What is this? It’s a page from the Professor Layton Vs Phoenix Wright Nintendo Power magazine. Don’t see the confirmation yet?
"So what?" I hear you say. This is just a funny little joke.
Still don’t see it?
LAYTON FOR SMASH GUYS
THIS BETTER HAPPEN
WHAT’S MY GRANDSON’S NAME
ARE THEY A BOY OR A GIRL
PLEASE DO HELP ME
WHY MUST MY HAIR BE GREY
WHICH START POKEMON ARE THEY GOING TO CHOOSE
WHY ARE YOU TRYING TO USE YOUR BIKE INDOORS
WHY WOULD YOU FISH ON GRASS
HOW DO I KNOW YOU’RE GOING TO USE SOMETHING YOU’RE NOT SUPPOSED TO BE USING
WHY CAN’T THE POKEMART JUST DELIVER THE POKEDEXES TO MY LAB?
WHY DID I CONGRATULATE THE NEW KID ON BEATING THE ELITE 4 AND CHAMPION MORE THAN MY OWN GRANDSON?
WHY DO I KEEP IN TOUCH WITH HIM SO OFTEN?
WHY DO I NEVER DRAW ILLUSTRATIONS ANY MORE? I WAS REALLY GOOD AT THAT.
OH GOD I JUST REMEMBERED THAT ASH WENT BACK IN TIME AND MET ME WHEN I WAS A CHILD SO IT’S HIGHLY PROBABLE THAT ALL MODERN CREATIONS IN POKEMON DATA COLLECTION ARE BASED OFF OF DESIGNS FROM THE FUTURE THAT ASH BROUGHT BACK WITH HIM TO THE PAST WHICH I THEN IMPLEMENTED AND DESIGNED IN THE FUTURE, NOT TO MENTION THE OBVIOUS IMPLICATIONS OF ME MEETING ASH FOR THE FIRST TIME IN THE PAST AND THEN STARTING HIM ON HIS QUEST TO BECOME A POKEMON MASTER WHICH LEAD TO HIM GOING BACK INTO THE PAST TO EVEN MAKE ANY OF THIS POSSIBLE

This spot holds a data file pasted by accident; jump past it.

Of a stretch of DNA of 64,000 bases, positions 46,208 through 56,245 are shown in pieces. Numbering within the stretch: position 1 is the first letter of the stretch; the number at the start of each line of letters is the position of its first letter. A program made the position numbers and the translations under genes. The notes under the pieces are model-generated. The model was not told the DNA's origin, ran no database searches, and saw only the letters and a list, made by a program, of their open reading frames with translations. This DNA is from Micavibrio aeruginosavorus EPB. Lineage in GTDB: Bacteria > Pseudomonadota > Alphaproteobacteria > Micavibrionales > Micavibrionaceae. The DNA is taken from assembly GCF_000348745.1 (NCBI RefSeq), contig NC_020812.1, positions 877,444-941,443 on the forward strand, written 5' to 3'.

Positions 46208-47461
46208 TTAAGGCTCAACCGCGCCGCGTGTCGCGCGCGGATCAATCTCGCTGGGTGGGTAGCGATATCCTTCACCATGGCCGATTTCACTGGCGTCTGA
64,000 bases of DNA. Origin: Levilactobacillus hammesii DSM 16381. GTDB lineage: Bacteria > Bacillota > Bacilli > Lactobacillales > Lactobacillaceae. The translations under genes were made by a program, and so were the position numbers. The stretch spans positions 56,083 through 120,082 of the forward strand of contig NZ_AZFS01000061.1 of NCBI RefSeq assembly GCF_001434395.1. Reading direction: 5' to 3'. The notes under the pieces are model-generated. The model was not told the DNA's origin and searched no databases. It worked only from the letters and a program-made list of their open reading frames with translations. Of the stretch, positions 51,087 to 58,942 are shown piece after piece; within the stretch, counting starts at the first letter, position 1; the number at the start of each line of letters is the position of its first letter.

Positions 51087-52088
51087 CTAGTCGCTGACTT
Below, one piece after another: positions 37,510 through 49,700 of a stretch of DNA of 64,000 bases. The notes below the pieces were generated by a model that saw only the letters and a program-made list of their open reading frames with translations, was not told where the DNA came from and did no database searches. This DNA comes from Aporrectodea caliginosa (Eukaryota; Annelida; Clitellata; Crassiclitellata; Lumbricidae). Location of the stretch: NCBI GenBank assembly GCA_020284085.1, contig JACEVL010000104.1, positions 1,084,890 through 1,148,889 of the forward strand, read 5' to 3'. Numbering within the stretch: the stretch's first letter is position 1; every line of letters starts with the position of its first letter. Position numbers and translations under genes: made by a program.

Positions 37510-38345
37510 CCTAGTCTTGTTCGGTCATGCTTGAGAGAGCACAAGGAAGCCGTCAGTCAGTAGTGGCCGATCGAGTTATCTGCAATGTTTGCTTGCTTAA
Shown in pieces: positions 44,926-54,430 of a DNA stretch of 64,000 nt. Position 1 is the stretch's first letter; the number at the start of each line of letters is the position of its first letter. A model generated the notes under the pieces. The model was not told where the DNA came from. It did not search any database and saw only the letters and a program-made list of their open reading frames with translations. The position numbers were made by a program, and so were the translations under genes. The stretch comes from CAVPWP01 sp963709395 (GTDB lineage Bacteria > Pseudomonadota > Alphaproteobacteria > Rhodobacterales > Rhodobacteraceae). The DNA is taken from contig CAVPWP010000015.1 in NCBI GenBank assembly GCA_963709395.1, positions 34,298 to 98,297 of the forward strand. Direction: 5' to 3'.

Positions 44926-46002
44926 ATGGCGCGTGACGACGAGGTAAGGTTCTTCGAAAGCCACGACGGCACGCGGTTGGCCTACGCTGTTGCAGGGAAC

HOW DO YOU EVEN CATCH 30 GOD DAMN TAUROS AND WHY WOULD YOU LEAVE THEM AT MY HOUSE YOU ASSHOLE?!
no but the best part is how he got the name:
his name was originally “potatoes,” and his owner, willoughby bertie, told the stable lad who helped him to write the horse’s name on a feed bin. the boy misheard it as, literally “pot-eight-o’s” and wrote it with 8 o’s. bertie found it so funny that he kept that as the horses name.
See on Scoop.it - SoundtrackAlso, ensembles have been formed which specialize in Video Game Music: Boston’s Video Game Orchestra (founded 2008); University of Maryland’s Gamer Symphony Orchestra (founded 2005); UCLA’s Video Game …Christopher Coleman's insight:
Very intriguing and insightful article.
See on silpayamanant.wordpress.com
Ten years ago, photographers James and Karla Murray began documenting the unique storefronts that define New York as a wonderfully diverse place to live. After a decade had passed, the pair went back to the same locations, only to sadly discover that many of the charming family-owned stores had been pushed out and replaced by large chains, banks, and generic businesses. The Murrays documented these rapid changes with side-by-side photographs compiled in a book entitled Store Front: The Disappearing Face of New York.